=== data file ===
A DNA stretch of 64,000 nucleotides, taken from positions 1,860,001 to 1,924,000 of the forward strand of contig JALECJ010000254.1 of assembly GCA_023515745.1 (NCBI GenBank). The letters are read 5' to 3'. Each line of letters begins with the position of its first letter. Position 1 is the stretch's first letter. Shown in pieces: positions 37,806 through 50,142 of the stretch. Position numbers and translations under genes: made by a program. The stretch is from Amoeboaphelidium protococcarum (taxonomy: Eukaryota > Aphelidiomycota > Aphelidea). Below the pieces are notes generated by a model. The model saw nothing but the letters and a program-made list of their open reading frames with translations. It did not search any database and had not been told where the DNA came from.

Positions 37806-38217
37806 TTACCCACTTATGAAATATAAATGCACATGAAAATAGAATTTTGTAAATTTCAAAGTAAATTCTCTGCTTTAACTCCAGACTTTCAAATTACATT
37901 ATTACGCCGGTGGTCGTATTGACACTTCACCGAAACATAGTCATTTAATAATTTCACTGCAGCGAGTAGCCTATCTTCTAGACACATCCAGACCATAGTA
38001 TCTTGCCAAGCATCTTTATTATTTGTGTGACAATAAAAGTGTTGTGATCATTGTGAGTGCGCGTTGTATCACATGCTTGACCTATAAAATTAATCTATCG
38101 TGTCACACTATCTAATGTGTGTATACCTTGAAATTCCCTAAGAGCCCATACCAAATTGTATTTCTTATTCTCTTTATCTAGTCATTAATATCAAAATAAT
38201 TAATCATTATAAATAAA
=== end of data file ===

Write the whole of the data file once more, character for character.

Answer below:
A DNA stretch of 64,000 nucleotides, taken from positions 1,860,001 to 1,924,000 of the forward strand of contig JALECJ010000254.1 of assembly GCA_023515745.1 (NCBI GenBank). The letters are read 5' to 3'. Each line of letters begins with the position of its first letter. Position 1 is the stretch's first letter. Shown in pieces: positions 37,806 through 50,142 of the stretch. Position numbers and translations under genes: made by a program. The stretch is from Amoeboaphelidium protococcarum (taxonomy: Eukaryota > Aphelidiomycota > Aphelidea). Below the pieces are notes generated by a model. The model saw nothing but the letters and a program-made list of their open reading frames with translations. It did not search any database and had not been told where the DNA came from.

Positions 37806-38217
37806 TTACCCACTTATGAAATATAAATGCACATGAAAATAGAATTTTGTAAATTTCAAAGTAAATTCTCTGCTTTAACTCCAGACTTTCAAATTACATT
37901 ATTACGCCGGTGGTCGTATTGACACTTCACCGAAACATAGTCATTTAATAATTTCACTGCAGCGAGTAGCCTATCTTCTAGACACATCCAGACCATAGTA
38001 TCTTGCCAAGCATCTTTATTATTTGTGTGACAATAAAAGTGTTGTGATCATTGTGAGTGCGCGTTGTATCACATGCTTGACCTATAAAATTAATCTATCG
38101 TGTCACACTATCTAATGTGTGTATACCTTGAAATTCCCTAAGAGCCCATACCAAATTGTATTTCTTATTCTCTTTATCTAGTCATTAATATCAAAATAAT
38201 TAATCATTATAAATAAA